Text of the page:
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First 2 weeks down!

So, I’m starting my 3rd week and I’m getting a decent feel for classes. Not too many people, probably about 30. Much more DVM/MPH people than MD/MPH, and 4 people with MDs that came back to do the MPH. Things are completely different for me than my roommates, who are both in term 1 of their MD program. Haven’t seen too much of them since class started. MPH classes are much less stressful than medical school, and the focus is much different. In my case, the pace is pretty fast, as we’re covering 15 credits in 12 weeks. So midterms for me are actually not too far off…


Oh, and all of my classes are in here..


My schedule looks like this. Monday and Wednesday we have class from 9-11, break for lunch, then go 1-5. Tuesday and Thursday we go 9-11, then have a long break, and have one more class 5-7. Fridays we have off, but I’ve been using that as a day to catch up on work. Saturdays seem to be my grocery days, and Sundays I usually just study. Oh and I did have some time to do a little meal prepping, lets see how long this lasts.


I call this “Questionably edible with a side of potatoes”


As far as the coursework goes, it started off a little boring but things are beginning to get a lot more interesting. The driest classes are biostats and epidemiology. There’s a lot of math and terms that you have to memorize to interpret data. Monday and Wednesdays are a little more fun, and overal the courseload is not too bad. Got to go explore more!


Now that we’ve kind of grasped the basics we’re moving into more discussion based type of classes. The classes on Mondays and Wednesdays focus a lot on how to enact changes, in terms of policy, leadership, community involvement, that kind of thing. We’ve been reading some case studies to discuss and are moving more towards doing a lot of presentations.


I gotta admit, public health is different then I imagined. It’s forcing me to learn more about how other countries do things, understand their cultures better, and just giving me a much broader perspective. If you can sum up public health in one word, it would probably be prevention. It focusses on the health of a whole population, in terms of social justice, the environment, spread of disease, cultural factors, and anything else that affects peoples health. While doing research and investigating are important, they seem to stress how you actually go about making a change, and put utmost importance on protecting a population over the individual, so in that way traditional medicine and public health are a little conflicted.


It’s challenging, but really makes you stop and think. Especially when you start to get a better understanding of the US healthcare system and compare that to other systems, and then look at the health problems seen in poor countries. As far as studying goes, a good chunk of my time is spent reading the articles and writing short essay type questions. I do like to read the books, for me it helps me understand a little better, but upper termers advise that pretty much everything you need to know is in the slides.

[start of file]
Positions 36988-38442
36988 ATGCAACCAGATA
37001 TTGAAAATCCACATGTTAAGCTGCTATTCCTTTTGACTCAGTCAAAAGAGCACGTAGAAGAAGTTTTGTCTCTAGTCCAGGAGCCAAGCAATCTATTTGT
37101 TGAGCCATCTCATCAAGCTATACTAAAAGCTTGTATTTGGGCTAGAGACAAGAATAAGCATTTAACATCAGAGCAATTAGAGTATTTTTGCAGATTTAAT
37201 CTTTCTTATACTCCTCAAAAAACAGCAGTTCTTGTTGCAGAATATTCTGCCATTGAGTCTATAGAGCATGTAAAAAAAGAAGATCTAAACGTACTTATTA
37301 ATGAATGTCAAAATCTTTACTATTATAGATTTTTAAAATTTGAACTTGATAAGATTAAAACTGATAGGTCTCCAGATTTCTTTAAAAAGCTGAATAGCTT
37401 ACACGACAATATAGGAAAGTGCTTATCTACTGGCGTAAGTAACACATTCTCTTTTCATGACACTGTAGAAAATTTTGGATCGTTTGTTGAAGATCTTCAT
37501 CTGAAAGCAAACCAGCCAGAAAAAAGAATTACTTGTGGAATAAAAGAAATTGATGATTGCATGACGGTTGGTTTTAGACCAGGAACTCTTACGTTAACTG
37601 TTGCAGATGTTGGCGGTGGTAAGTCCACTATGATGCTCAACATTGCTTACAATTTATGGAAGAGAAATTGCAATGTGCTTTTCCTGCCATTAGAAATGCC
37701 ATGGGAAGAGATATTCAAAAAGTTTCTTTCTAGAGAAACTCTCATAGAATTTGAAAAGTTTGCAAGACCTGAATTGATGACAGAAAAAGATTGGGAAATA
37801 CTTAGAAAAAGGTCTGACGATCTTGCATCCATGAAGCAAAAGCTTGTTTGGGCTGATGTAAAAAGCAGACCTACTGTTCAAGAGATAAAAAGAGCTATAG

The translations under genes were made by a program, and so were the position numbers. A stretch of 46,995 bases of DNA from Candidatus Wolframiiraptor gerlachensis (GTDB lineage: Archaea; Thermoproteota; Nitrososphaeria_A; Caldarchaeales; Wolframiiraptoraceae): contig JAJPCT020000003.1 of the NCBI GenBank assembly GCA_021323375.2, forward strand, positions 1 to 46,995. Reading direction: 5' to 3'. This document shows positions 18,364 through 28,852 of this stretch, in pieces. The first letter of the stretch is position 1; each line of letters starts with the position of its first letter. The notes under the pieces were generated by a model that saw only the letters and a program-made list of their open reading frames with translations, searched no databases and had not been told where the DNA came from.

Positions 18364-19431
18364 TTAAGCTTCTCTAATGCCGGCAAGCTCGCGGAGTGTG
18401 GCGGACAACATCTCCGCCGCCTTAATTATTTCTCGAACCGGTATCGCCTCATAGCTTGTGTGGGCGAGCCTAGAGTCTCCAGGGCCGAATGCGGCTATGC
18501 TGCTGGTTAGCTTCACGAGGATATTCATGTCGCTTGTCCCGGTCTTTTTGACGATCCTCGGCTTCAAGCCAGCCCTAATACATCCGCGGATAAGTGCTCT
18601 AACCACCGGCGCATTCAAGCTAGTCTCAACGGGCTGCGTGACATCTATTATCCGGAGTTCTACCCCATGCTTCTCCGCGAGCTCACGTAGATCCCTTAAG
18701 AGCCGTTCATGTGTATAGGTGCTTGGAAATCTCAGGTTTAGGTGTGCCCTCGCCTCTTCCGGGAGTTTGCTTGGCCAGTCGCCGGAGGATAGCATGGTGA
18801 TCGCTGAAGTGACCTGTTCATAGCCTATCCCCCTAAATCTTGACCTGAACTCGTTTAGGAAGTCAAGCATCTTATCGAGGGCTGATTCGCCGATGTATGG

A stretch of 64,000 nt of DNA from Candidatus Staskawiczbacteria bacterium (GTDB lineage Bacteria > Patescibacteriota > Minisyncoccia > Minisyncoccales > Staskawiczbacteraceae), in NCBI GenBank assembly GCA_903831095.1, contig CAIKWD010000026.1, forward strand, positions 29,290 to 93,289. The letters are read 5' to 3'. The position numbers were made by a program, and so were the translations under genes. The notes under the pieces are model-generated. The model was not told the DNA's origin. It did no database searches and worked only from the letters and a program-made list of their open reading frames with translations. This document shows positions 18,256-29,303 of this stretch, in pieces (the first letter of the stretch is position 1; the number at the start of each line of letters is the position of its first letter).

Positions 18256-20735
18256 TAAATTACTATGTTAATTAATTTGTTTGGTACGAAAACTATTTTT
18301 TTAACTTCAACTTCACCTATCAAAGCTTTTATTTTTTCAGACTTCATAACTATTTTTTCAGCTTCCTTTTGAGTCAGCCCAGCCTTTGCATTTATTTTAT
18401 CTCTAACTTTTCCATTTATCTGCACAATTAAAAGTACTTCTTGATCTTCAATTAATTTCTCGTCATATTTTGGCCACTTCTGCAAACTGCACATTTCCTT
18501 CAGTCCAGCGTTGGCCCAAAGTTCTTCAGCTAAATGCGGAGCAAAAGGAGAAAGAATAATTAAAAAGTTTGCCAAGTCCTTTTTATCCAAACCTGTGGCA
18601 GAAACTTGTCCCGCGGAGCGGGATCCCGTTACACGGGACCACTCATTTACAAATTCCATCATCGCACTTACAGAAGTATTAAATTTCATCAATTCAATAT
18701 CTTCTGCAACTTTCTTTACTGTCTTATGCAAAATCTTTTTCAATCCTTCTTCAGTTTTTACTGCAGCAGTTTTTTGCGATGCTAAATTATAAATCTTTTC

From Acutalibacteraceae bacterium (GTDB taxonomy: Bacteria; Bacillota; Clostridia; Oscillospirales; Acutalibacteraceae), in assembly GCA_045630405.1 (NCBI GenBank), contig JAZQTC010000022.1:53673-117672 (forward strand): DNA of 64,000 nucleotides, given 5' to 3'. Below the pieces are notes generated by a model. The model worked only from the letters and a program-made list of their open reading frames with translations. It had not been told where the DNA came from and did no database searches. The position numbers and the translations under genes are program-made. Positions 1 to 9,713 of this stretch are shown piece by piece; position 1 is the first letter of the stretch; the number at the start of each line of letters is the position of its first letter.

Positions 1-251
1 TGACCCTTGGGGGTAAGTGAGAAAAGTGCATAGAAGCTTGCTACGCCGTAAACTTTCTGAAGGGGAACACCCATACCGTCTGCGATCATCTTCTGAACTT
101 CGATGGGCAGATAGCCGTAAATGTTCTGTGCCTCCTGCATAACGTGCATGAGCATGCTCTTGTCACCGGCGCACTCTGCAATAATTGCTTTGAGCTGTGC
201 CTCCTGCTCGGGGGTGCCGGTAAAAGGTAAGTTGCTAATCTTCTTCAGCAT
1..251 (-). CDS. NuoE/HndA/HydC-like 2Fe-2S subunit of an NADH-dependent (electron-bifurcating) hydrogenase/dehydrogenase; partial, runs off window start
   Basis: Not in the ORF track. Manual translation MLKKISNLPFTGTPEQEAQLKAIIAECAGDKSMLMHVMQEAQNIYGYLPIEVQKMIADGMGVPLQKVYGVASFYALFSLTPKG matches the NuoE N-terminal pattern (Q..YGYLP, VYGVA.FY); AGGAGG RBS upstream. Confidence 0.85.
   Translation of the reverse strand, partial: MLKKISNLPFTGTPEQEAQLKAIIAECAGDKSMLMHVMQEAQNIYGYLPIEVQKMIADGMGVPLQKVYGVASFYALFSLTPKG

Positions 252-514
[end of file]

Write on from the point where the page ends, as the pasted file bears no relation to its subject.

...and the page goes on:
They did recently change over to doing the courses online, so if you can’t make it in person you can join the class online. And also on the plus side, you don’t need to buy any books! Digital copies were all provided to us except for one, and you can check that out in the library if you’re nerdy like me.


Anyway, to the Library!




Where to get things

Things have been moving pretty fast so far. Have been learning my way around Grenada a little. So far as living goes, heres a short list of were to get things near campus.

  1. Fish guy – comes and catches fish right behind my dorm building, where the dock is. Pretty cheap and convenient! They come by everyday around 1. I’ve heard the fish at the fish market in town is a better deal but I haven’t gone there yet (but will soon).
  2. Of course, the eggman. Not a bad deal and now I can get omlets. He comes on tuesdays but you got to get there early.
    Hot tip: It doesn’t come with a top so run as quick as you can while weaving in and out of traffic
  3. IGA – pretty popular shopping place at the spiceland mall. They have most American type brands that your used to and a short bus ride from campus. The bus will drop you off right at the mall and pick you up there too. Theres also a lot of other little shops in the mall, including a hardware store where you can find kitchen and appliance stuff (although they are really expensive for the most part).
    This is actually behind the mall, there’s a lot more mountains here than I was expecting.
  4. Various fruitstands – There are a ton of fruit stands around and are all very cheap and super fresh. Things are in season right now so I’m not sure how regular this will be, and what they have varies a lot from day to day. Usually though, I get all of my fresh veggies and fruits from these kind of stands. My favorite is nearby the container park/options, which is about a 10 minute walk from campus. She has a lot of stuff and has some awesome juices too.Fruit-Stand-in-Grenada-700x933 (1).jpg